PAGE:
In a post on the CEP blog last week about measuring foundation progress, Mark Zezza and Maureen Cozine of the New York State Health Foundation write, “As stewards of resources to advance the public interest, it is incumbent upon us to be transparent about our successes and our failures and to share with each other what we are learning.”
Are foundations living up to that expectation?
Today, CEP is releasing two reports on the topic of how foundations are learning and sharing what they have learned. The first piece, Understanding & Sharing What Works: The State of Foundation Practice, follows research CEP conducted back in 2016 about how transparent foundation CEOs believe they are when it comes to what they are learning. In that study, we found that foundation CEOs didn’t rate themselves as being all that transparent about what they are learning regarding what is and what is not working in their programmatic efforts.
After the release of that report, we received a number of questions about why foundations aren’t sharing more. An assumption that foundations have information to share but are keeping it to themselves was often the conclusion reached.
CEP has worked in depth with hundreds of foundations throughout our more than 15-year history, and that conclusion didn’t sit well with us. The story, we thought, is more nuanced than that.
In the research we are releasing today, we offer some deeper reasons why foundations may not be sharing more about what they are learning, among other findings. After analyzing survey data from 119 foundation CEOs and in-depth interview data from 41 CEOs, here’s what we found:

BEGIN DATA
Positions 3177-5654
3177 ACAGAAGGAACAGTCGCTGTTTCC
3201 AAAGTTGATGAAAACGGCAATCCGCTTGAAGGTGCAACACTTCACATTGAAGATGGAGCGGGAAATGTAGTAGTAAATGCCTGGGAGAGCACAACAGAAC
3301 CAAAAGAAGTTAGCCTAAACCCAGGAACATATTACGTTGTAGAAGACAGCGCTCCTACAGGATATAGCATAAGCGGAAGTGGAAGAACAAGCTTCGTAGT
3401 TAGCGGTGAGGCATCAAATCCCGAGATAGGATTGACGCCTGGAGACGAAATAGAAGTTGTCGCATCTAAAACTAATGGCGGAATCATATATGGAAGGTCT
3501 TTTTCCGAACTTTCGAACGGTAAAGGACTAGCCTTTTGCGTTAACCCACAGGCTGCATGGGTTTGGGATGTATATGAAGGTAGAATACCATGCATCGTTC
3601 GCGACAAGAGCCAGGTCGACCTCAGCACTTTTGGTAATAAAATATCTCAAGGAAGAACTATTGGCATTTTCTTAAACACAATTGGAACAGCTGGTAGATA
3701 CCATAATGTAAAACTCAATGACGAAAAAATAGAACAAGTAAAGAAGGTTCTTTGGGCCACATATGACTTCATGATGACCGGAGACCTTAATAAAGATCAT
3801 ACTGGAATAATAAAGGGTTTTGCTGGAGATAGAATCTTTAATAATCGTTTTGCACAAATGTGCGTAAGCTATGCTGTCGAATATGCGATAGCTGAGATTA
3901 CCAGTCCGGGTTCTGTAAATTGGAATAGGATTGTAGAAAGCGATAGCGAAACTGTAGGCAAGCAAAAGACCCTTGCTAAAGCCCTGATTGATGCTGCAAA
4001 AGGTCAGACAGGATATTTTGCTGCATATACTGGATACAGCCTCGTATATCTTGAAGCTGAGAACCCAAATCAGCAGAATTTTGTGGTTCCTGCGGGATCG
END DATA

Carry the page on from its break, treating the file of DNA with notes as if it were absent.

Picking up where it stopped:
- Developing an understanding: While almost two-thirds of CEOs say they understand well what is working in their foundation’s programmatic efforts, more than 40 percent say their foundation is not investing enough time and money in developing this understanding.
- Using knowledge to make decisions: Foundation CEOs are using what they learn about their programmatic work to inform decision-making at their foundations.
- Sharing knowledge: While the majority of CEOs say their foundation shares at least some of its knowledge externally, they also say foundations are not sharing more due to a lack of capacity, a hesitancy to expose failure, and the difficulty of determining what information is useful to communicate.
To accompany this research, we are also releasing Understanding & Sharing What Works: Profiles of Four Funders Propelling Philanthropic Practice. Lowell Weiss of Cascade Philanthropy Advisors wrote these profiles of funders that are investing in efforts to learn and share about their work. The four funders featured in this report are Rockefeller Brothers Fund, Weingart Foundation, Communities Foundation of Texas, and Impetus-PEF. We appreciate that leaders at these four foundations were so willing to share their stories and examples of what they are doing to learn and improve.
These two reports, as well as our transparency study back in 2016, were supported by funding from Fund for Shared Insight, which has been an invaluable partner in this research.
As with so many other aspects of a foundation’s work, context matters. Every foundation must determine for itself what approaches to understanding what is and isn’t working — and deciding what knowledge to be open about — makes the most sense for them. We believe that the data in this report, along with the insights shared in these profiles, can be helpful to foundations of all sizes and focus areas in making that determination. This work can be challenging, but the benefits in learning and improvement can be great.
Ellie Buteau is vice president, research, at CEP.
CEP will be hosting a webinar on this research on Monday, December 3 from 2:00-3:00pm EST. Register here.